September 14, 2015
Originally Published on eBayEnterprise.com
This is the first blog in our series on AdBlock software. Stay tuned for part 2, coming soon.
Adblock is an interesting addition to the online advertising space, and while the challenges it presents are not inconsequential, it also offers publishers and advertisers with an opportunity to create a better digital advertising experience overall for consumers. The question that remains is: will brands make the move away from the ads we know today, sooner rather than later?
Ad blocker software is typically a plugin that works within a browser to block advertisements on webpages. That can include a variety of different ads such as display ads on a site page, paid search ads, or video advertisements prior to other videos. Adblock and Adblock Plus from Eyeo are two of the most popular ad blocking software options, with approximately 144 million users (nearly 5% of all global Internet users). According to Adblock’s monitoring service PageFair, 41% of internet users ages 18-29 have tried it, and the majority of usage is happening on Chrome and Firefox browsers.
The success of Adblock is due primarily to the fact that the experience of browsing on the Internet with this software activated is impressively better than it is without it, and this is because webpages are able to load at a much higher speed. By blocking ads, Adblock effectively removes much of the process that happens when a page loads and an advertisement makes its way from marketer to consumer on a webpage. Instead of users having to wait for not only the content in which they are interested to load, but also for the bidding on and loading of an advertising space, users are only really waiting for their content. This adds up to getting back up to about 25% of all internet bandwidth, according to a recent study conducted at the Simon Fraser Institute in British Columbia. For users, this means not only faster load times but also fewer crashes and the ability to open multiple browser tabs without facing spinning wheels or hourglasses while each page loads.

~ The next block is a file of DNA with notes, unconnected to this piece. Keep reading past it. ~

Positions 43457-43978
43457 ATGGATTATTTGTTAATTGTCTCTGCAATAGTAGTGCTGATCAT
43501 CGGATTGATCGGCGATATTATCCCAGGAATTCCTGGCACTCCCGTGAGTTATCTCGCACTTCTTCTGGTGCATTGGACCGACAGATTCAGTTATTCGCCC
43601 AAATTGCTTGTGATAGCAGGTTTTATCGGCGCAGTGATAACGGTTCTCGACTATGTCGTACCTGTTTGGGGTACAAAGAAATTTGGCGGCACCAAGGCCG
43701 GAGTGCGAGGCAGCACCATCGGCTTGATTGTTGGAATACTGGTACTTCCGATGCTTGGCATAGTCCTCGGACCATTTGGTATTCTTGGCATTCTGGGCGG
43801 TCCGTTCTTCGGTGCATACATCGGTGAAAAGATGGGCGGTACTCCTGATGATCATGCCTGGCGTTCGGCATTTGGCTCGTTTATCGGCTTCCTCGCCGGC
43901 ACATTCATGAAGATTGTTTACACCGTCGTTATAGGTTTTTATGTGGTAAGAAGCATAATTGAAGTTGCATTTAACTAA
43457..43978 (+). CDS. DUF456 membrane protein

Adblock has monetized its software by allowing certain websites to be whitelisted if they have “Acceptable Ads.” If “acceptable,” Adblock then charges those websites a fee that amounts to approximately 30% of the additional ad revenues that the sites will make from the unblocked ads. Big tech companies like Google, Amazon, and Microsoft are better able to afford these costs, but many publishers consider this exchange a sort of “shakedown” or “extortion” on the part of Eyeo. “Small” websites are not charged, however Adblock does not provide a definition for which websites fall in the “small” category and which do not.
With 25% of mobile web browsing going through its Safari browser, Apple is also getting in on the ad blocking game. With the release of iOS 9, users will be able to choose if they want to block all ads seen through their phone’s Safari web browser. Some view this as Apple pushing publishers toward a greater app focus, as it will make it harder for them to pay for their sites without this advertising and thus, make those apps and the advertising space available there more attractive. When you consider the fact that Apple makes more money from the App Store than from the mobile web, this makes sense.